Japanese, as I imagine most (if not all) of you are aware, has a pitch accent system, which essentially means that the pitch pattern of a word can be and is often a very important factor in determining its meaning1. As this site grows, I can foresee the number of pitch-accent-related questions increasing, as it is a notoriously difficult concept for many foreigners (especially those coming from non-tonal language -- such as English -- backgrounds).
There are many different methods for showing the pitch accent of a word, from capitalization in romaji (HAshi vs. haSHI) to something which uses some kind of special markup (はし HL vs. はし LH). Of course, the reality of the situation is a little bit more complicated than either of these example systems can really represent without becoming exceedingly unwieldy.
In my speaking and listening classes in Japan, we used one of several formats, two of which are shown in the picture below. The second is one used with several understandings about pitch accent patterns. For example in 標準語: the second mora is always the opposite of the first; and once the pitch accent has dropped in a word, it does not rise again. Please excuse my sloppy handwriting.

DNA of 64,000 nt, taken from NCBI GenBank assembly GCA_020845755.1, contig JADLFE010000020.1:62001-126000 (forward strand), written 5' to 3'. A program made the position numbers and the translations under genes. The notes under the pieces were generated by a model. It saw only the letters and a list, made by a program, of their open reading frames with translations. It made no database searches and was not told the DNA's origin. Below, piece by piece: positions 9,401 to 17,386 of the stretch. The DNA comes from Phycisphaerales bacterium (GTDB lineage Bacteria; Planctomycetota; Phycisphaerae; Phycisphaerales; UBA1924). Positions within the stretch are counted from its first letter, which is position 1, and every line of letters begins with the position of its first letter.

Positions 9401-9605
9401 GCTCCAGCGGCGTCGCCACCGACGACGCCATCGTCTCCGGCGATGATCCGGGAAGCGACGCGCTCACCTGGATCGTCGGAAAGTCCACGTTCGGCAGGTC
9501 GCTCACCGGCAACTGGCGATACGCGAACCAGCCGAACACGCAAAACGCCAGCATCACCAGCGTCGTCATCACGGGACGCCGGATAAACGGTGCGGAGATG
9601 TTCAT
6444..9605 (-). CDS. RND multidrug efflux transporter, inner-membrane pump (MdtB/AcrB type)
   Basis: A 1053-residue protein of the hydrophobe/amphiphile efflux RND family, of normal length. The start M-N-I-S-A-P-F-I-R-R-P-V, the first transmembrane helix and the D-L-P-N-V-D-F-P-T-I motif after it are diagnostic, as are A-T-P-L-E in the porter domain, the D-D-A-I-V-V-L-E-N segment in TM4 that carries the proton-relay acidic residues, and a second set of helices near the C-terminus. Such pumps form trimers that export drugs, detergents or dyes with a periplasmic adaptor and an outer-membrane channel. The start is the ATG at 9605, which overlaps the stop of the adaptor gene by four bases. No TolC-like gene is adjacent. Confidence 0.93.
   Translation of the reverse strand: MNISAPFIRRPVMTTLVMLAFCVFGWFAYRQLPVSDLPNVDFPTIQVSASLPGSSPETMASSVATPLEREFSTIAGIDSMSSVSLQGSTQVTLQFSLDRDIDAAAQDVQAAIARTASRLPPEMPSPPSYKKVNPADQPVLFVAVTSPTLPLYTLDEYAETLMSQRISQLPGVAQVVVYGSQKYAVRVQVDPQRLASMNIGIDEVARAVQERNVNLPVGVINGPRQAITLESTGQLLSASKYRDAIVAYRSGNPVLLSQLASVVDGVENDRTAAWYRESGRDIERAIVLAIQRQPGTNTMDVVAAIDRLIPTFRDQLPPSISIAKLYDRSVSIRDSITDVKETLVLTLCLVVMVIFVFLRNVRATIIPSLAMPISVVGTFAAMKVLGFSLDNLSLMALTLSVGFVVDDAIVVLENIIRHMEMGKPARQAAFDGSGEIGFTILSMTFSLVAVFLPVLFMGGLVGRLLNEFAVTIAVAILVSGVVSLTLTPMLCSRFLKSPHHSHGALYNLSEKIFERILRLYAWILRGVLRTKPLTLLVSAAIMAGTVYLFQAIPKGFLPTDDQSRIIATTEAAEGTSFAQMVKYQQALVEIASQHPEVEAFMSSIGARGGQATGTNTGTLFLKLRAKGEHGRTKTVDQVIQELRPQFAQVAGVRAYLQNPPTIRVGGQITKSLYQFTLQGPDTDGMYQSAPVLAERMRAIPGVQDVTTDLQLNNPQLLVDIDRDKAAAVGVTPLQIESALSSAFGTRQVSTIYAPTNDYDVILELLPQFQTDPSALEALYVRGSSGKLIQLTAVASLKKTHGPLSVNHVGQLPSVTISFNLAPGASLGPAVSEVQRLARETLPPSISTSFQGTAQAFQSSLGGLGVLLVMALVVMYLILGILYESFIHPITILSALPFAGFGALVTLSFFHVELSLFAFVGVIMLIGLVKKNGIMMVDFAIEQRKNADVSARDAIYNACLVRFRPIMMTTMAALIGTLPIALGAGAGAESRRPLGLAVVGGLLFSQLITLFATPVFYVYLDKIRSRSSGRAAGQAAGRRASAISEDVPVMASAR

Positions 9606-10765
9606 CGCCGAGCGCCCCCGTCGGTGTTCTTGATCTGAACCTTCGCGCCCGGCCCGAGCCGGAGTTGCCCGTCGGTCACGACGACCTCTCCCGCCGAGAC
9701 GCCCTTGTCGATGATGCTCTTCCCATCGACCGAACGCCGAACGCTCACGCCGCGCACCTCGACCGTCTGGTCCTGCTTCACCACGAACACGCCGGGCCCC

How can we best notate pitch accent? Personally, I would prefer some type of markup in Japanese which is easily understood at a glance, but I don't know how possible this is using text.
1 Please see How important is one's pitch when speaking Japanese? for reference.
Related: Deciding on an "officially recommended" format for furigana on JLU